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Page last updated: 17/12/2012 Masque Theatre © 2012

The Merchant of Venice
by William Shakespeare

7 - 11 December 1993
Northampton College Arts Centre, Booth Lane, Northampton


Production No. 275

FROM THE PROGRAMME NOTES


Second only to Hamlet, The Merchant of Venice is Shakespeare"s most frequently performed play. It has fascinated actors and audiences for four hundred years, most probably because of that controversial character, Shylock, the Jew.

Despite the playls title (the eponymous hero being the merchant, Antonio) it is Shylock who, “many a time and oft”, has hijacked productions. The play is listed among Shakespeare‘s comedies but so often it is the power and the poignancy of the courtroom drama which audiences recall long after the memories of the lovers“ poetry and banter, their deceptions and reconciliations have faded. Indeed, it was not uncommon, in the eighteenth and nineteenth centuries, for the last act to be entirely cut because it was regarded as an anticlimax alter the tensions of the trial scene.

It is likely that Shakespeare had never met a Jew. They were banished by Edward I and in Shakespeare’s day there were probably no more than a hundred of them in England, mostly living, at least outwardly, as Christians. It was customary for them to be portrayed on stage as comic villains, wearing grotesque ginger wigs and huge false noses. Audiences may well have jeered them, much as they do demon kings in today’s pantomimes. History has made it impossible to approach Shylock in a way familiar to Elizabethan audiences.

Shylock is vilified for profiting from lending money — an activity that was condemned by the Church as sinful. This seems a quaint notion today when lending money for gain has become universal and institutionalised and when even the Vatican has its own bank!

Antonio lends money to Bassanio (and to many others) for the sake of friendship. The amount at stake in this play is 3,000 ducats, reckoned to be to-day”s equivalent of around £20,000, some indication of how highly the Elizabethans regarded the notions of generosity and friendship.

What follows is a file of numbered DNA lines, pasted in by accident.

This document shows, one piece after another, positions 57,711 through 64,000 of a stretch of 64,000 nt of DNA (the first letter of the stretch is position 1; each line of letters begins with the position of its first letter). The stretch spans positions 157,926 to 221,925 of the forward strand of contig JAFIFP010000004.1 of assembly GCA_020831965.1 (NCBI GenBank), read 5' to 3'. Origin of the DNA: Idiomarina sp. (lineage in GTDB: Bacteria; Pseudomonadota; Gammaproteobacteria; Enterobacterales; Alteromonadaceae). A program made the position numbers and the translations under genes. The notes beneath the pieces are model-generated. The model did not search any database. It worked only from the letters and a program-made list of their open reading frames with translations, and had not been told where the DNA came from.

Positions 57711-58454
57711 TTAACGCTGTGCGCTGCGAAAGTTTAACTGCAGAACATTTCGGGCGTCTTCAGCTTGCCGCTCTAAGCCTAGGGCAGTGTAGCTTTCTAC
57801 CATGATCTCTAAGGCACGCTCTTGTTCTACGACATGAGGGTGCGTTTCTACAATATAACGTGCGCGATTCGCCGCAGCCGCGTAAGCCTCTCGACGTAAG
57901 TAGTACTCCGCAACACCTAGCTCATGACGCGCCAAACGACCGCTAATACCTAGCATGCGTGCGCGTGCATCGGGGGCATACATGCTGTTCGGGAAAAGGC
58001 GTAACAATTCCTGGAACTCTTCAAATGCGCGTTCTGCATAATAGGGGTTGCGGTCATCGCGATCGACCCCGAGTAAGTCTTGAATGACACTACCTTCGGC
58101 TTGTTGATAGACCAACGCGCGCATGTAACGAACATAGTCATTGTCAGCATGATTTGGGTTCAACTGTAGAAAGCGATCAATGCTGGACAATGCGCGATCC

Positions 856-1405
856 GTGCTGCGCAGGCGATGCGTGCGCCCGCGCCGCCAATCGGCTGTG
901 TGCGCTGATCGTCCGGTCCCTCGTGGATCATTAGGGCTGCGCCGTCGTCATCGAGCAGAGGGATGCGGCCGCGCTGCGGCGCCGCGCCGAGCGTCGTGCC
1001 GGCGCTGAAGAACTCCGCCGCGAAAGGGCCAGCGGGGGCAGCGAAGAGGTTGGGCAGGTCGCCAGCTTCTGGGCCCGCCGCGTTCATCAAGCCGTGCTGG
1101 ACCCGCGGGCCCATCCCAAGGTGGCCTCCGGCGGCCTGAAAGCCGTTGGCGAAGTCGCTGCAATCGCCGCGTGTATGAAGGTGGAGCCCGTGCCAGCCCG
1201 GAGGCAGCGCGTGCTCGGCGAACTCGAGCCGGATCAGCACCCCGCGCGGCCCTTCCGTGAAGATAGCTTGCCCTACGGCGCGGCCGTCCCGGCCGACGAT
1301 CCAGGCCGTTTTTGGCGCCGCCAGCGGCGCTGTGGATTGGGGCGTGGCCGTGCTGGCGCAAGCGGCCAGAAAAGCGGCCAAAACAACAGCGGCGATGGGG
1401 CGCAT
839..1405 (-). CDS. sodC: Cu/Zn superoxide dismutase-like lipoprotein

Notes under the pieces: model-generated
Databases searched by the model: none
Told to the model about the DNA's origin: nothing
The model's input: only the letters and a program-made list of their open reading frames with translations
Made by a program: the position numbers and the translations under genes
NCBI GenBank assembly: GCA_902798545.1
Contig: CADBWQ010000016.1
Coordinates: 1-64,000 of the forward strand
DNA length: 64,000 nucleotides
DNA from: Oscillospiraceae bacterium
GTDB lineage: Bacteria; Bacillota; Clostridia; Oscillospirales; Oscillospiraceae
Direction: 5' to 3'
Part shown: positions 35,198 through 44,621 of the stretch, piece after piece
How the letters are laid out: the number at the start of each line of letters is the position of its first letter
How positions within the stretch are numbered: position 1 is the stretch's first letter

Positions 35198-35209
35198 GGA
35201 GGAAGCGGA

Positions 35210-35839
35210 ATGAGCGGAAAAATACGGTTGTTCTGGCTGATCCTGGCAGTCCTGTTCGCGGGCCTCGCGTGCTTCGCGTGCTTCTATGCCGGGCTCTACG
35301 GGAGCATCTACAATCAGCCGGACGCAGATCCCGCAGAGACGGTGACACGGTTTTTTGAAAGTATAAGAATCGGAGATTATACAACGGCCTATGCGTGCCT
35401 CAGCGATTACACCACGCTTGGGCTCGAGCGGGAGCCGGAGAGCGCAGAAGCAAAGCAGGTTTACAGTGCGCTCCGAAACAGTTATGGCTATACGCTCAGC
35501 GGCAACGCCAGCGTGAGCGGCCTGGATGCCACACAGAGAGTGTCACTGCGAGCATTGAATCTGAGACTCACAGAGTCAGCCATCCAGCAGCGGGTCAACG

And what of justice, so defiantly demanded by Shylock and so deviously dispensed by Portia? The legal trickery, which could never carry weight in any real court, and the subsequent humiliation of Shylock, makes to-day’s audiences uncomfortable but, in the light of the Elizabethan attitude towards stage Jews. it was then probably enjoyed with delighted cheers.

Ideas about money lending, friendship and the rights of racial minorities have changed since I598 and yet so vividly has Shakespeare drawn his characters and so well does the plot move from scene to scene that The Merchant of Venice continues to grip and to delight audiences today as much as ever it did.

Owen Warr and John Lott in The Merchant of Venice

Cast & Crew

Antonio John Cartwright
Salerio
Richard Allen
Solanio/Clerk of the Court
Duncan Eaton
Lorenzo
John Musson
Bassanio
David Ufton
Gratiano
Martin Borley
Shylock
John Lott
Launcelot Gobbo
John Hendy
Old Gobbo/Tubal
Owen Warr
Jessica
Gina Lander
Duke of Venice/Waiter
Michael Gallant
Prince of Arragon/Officer of the Court
Jason Haigh
Portia
Denise Swann
Nerissa
Patricia Coleman
Balthazar
John Clarke
Prince of Morocco
Richard Walker
Singer
Liz Clark
Stephano
Kieron Whitehouse

Director George Hammerschmidt
Stage Manager Charles Cartwright
Stage Crew
Greta Hendy, Emma Lindifferent, Rosemary Middleton, Graeme Osler, Karen Seelig, Martin Thursby
Properties
Ann Greenaway
Set
Derek Banyard
Lighting
Richard Walker
Wardrobe & Masks
Alison Dunmore, with help from Liz Clark, Joy Eason, Pam Stenson, Ann Stirland
Make-up and Hair
Elaine Geeson
Portia’s make-up and Hair
Susie Lawley Wakelin
Prompt
Emma Austin
Music composed by
Tony Gosling
Musical Director
Peter Garvey
Guitar
Nadra Choveiri
Clarinet Samantha Cullen
Violin
Katherine Vallence

A scene from The Merchant of Venice

MERCHANT PLAY JUST HOLDS ITS OWN
Caroline Arthur, The Northampton Chronicle & Echo, 10 December, 1993


The Merchant of Venice is a gripping play which enthrals its audience. Although listed as a comedy, there are elements which can be thought-provoking for theatre-goers with issues of justice and racial discrimination explored.

The Masque Theatre group was challenged and the many fast, short scenes were signified by a set of three triangular blocks which when rotated depicted various locations.

Although unexciting and basic, they informed the audience of where characters were. However, scene changes were slow and laborious, rescued in part by musicians playing a rustic ballad intended to divert attention.

The costumes served a purpose of distinguishing who was who, the masks scene being especially colourful with cloaks of red, green and gold.

The language of Shakespeare can be difficult to decipher but the delivery was clear and precise, enabling the audience to easily follow the plot.

Performances worth mentioning were by John Lott (Shylock), who was outstanding in his range of emotions. Patricia Coleman and Martin Borley, the second set of lovers, complemented each other and were not only humorous but believable and the two wooing princes - who delighted the audience with their foolish antics.

A difficult play held together by these performances.

           
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